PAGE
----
Bloomberg News headlines, as we've observed in the past, often sound like they've been written by someone with a bizarre journalistic strain of aphasia. Consider, as representative samples, "Ebola Fear Stalks Home Hunt for Quarantined Now Released" and "Madonna Addicted to Sweat Dance Plugs Toronto Condos: Mortgages." The latest specimen is especially inscrutable:
As usual, the reader is compelled to read the first couple of paragraphs before the headline begins to make a lick of sense.
(Bloomberg) — A U.S. appeals court upheld rules that make it easier for companies like Google Inc. and Apple Inc. to get rid of worrisome patent litigation on the cheap.
The U.S. Court of Appeals for the Federal Circuit, in an appeal involving a patent for a speed limit indicator, took its first look at reviews by the Patent and Trademark Office. The decision Wednesday may benefit many companies not directly in the case by upholding rules that patent owners say make it too easy to get their legal protections tossed and led a former judge to dub the agency board a “death squad” for patents.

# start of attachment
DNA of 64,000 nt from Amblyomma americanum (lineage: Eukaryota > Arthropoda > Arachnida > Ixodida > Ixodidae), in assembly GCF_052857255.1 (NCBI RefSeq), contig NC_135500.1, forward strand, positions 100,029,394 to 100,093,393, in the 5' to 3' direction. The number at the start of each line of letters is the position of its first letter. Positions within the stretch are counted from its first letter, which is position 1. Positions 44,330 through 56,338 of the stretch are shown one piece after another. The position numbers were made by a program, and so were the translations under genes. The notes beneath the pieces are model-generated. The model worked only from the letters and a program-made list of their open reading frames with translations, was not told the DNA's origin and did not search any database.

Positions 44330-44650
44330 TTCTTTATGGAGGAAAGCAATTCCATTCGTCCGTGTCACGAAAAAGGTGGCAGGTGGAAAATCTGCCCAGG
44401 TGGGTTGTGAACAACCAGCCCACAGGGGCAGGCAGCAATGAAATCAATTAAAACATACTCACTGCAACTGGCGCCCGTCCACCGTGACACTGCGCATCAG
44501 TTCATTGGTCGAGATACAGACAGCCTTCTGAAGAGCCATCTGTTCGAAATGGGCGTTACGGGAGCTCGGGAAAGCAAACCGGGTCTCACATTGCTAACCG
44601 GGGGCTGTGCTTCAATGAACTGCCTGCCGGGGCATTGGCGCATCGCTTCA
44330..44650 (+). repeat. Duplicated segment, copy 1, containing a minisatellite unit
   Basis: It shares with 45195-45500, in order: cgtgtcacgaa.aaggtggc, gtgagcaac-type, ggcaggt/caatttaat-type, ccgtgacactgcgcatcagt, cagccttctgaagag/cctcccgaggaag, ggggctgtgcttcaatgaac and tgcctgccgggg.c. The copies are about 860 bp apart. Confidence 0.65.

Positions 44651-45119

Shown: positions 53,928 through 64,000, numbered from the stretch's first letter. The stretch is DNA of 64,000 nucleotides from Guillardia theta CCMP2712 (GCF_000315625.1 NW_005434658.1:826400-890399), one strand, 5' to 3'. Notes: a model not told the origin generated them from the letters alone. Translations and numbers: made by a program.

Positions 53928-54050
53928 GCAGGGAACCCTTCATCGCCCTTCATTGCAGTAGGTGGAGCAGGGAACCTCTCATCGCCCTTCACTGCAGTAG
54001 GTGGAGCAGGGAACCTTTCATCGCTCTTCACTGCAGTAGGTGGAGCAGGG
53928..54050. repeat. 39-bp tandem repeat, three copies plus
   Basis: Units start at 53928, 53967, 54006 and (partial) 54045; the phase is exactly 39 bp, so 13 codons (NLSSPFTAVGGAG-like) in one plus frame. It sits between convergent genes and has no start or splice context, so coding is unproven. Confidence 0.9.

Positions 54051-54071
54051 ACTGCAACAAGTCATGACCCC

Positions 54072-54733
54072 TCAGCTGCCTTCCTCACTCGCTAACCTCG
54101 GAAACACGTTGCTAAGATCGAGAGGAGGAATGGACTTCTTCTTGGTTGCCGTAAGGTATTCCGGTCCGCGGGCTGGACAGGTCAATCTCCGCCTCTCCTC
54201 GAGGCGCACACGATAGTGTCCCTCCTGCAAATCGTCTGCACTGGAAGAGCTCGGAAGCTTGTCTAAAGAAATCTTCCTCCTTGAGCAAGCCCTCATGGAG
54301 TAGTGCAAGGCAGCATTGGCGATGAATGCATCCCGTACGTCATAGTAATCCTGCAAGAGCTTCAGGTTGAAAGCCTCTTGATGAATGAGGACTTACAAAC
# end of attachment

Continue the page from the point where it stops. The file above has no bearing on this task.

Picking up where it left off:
So the head noun of the headline's subject is "rules," referring to rules that have been set up by the Patent and Trademark Appeals Board. Those rules have led a former judge to dub the board a "death squad," thus making it possible for Bloomberg to call them "patent 'death squad' rules." (I like the interposition of "death squad" between "patent" and "rules," which reminds me of interposed nicknames like Ray "Boom Boom" Mancini.) Furthermore, those rules are ones that patent owners denounce. And finally, assuming you've gotten that far, the headline's predicate tells us that those rules have been upheld by a U.S. court.
I consider myself pretty adept at parsing Bloombergese, but I got nowhere with this one, as I kept wanting to read "rules" as a verb and then got tripped up by the juxtaposition of "denounce" and "upheld." I really have to wonder if Bloomberg's in-house style guide contains explicit instructions on how to stymie the reader. Since the headlines kill any hopes of understanding them, perhaps they operate under "Bloomberg 'Death Squad' Rules."
(H/t Charles Duan.)